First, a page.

The European Commission (EC) said on Tuesday that there is “uncertainty” about whether Spain and six other member states of the European Union will reach their renewable energy targets by 2020, which on average should reach 20% of green energy by the end of the current decade.
“For seven Member States, there is some uncertainty about whether they will achieve renewable energy goals by 2020,” says the EU executive in the fourth progress report on the Energy Union, which analyzes energy efficiency, the progress of renewable energy or the industry of electric batteries in the EU.
The European Commission refers in particular to Austria, Germany, Latvia, Romania, Slovenia, Slovakia and Spain, the latter with a target of at least 20% of final energy consumption by 2020 and a record of 17.5% at closing of 2017, according to Eurostat data.
The EC report, however, does not specifically analyze country by country. It is indeed limited to taking stock of progress in energy matters since the Energy Union was launched in 2014, with the stated objective of being “safe, affordable and respectful with the climate ” within the framework of a more integrated market.
“Europe has put in place the most ambitious legislative framework in the world on climate and energy, and we have agreed on the regulations to achieve our 2030 renewable energy targets, with higher goals for renewable energy (32%) and energy efficiency (32.5%), “said the European Commissioner for Energy and Climate Action, Miguel Arias Cañete.
The report is accompanied by an annex that calls for more efforts to create a European electric battery industry for the EU to reduce its dependence on competitors, especially with the development of the electric vehicle, where the battery represents around 40% of the value of Cars.
However, there is still “a long way” to go and it is necessary to continue “deploying renewable energy through the EU” and strive to “save more energy“, added the euro commissioner, who weeks ago presented, as a legacy, a roadmap for the EU to be carbon neutral by 2050, in line with the Paris Climate Agreement.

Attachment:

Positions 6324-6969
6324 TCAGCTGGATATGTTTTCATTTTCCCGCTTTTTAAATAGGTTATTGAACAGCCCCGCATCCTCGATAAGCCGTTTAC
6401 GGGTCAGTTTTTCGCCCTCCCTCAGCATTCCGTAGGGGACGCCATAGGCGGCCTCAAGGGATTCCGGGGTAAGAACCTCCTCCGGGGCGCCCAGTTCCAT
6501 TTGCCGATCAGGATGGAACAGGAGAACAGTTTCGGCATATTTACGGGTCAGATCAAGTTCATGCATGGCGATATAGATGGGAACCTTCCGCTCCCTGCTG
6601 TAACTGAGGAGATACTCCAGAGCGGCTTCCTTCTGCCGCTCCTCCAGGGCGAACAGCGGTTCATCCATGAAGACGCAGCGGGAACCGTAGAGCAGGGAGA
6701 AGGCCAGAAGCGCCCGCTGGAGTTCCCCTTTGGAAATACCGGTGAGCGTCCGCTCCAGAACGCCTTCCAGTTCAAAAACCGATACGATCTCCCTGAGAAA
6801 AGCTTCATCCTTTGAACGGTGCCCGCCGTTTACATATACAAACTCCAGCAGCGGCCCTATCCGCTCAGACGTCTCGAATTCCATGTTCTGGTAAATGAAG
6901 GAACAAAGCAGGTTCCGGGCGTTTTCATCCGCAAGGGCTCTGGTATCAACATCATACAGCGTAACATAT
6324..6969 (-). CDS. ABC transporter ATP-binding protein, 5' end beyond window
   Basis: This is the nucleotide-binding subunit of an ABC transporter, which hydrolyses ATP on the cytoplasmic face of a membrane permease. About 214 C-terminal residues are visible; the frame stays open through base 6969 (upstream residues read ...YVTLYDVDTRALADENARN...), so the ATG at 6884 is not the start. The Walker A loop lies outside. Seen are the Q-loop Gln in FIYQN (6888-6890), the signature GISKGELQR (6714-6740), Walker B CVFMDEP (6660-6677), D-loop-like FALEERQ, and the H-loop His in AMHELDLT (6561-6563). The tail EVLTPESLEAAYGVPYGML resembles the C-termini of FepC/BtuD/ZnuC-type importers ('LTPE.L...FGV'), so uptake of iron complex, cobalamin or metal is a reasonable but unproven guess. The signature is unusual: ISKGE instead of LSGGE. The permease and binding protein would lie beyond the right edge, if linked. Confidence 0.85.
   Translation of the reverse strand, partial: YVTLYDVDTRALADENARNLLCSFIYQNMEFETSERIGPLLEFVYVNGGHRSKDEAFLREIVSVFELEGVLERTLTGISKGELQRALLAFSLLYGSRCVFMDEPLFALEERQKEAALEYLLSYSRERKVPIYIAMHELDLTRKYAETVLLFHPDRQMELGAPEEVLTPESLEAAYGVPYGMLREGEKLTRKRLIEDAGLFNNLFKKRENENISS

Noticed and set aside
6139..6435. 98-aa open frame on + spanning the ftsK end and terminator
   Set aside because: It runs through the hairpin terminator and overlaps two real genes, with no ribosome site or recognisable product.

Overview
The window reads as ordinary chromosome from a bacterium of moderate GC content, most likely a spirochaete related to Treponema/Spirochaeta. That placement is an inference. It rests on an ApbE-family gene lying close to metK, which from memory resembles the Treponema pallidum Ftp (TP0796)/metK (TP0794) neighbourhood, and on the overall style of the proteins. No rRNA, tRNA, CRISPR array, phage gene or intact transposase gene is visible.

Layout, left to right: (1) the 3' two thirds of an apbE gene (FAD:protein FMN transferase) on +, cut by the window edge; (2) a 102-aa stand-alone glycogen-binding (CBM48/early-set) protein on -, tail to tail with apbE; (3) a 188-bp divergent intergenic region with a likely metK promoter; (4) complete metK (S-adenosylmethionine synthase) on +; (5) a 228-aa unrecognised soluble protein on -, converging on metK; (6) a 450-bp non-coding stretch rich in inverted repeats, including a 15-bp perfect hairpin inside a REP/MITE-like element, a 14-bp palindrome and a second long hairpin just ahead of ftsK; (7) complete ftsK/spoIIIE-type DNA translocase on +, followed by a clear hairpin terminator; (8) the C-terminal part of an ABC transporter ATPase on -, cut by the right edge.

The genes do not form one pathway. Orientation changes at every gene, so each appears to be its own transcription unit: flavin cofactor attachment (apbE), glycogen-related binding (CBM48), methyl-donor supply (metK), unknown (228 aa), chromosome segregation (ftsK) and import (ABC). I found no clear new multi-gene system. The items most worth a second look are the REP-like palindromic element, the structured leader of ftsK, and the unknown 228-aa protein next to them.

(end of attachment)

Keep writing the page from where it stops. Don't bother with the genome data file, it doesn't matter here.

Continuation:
The EU, whose economy grew by 58% between 1990 and 2017 while its polluting emissions were reduced by 22%, has a general objective of reducing its polluting emissions by 20% in 2020 compared to 1990 values and is “in a credible path “to achieve that goal, the report adds.
However, the study notes that “efforts must be intensified” especially in energy efficiency, taking into account that after a drop in energy consumption between 2014 and 2017 the same seems to have rebounded “in recent years.”
Another tool to limit the emissions of carbon dioxide into the atmosphere is the European emissions trading system known as ETS, which puts a price on the carbon emitted and which significantly impacts heavy industries, power generation plants and the aviation sector. This ETS valued by the European Commission as “robust” has been renewed for the 2021-2030 decade.
The report argues that the Energy Union has favored greater integration of the energy market in the EU, which has set interconnection goals of 10% by 2020 and 15% by 2030.
Brussels contends that there has been greater price convergence at cross-border points and a joint system of capacity mechanisms compatible with single market rules and decarbonisation objectives.
The gas market has also advanced, so that any gas pipeline that reaches the EU must comply with EU energy regulations (although not until the pipelines reach a community border, as in the case of the Nord Stream II that sends Russian gas to Germany).
The report is accompanied by an annex that calls for more efforts towards the creation of a European electric battery industry for the EU to reduce its dependence on competitors, especially with the development of the electric vehicle, where the battery represents around 40% of the value of cars.
Hydraulic dams, currently accounting for 90% of the EU’s energy storage capacity, will be surpassed by electric batteries by 2050, according to estimates by the European Commission, with an increasing demand of some 400 GWh by 2028 which could generate between three and four million additional jobs.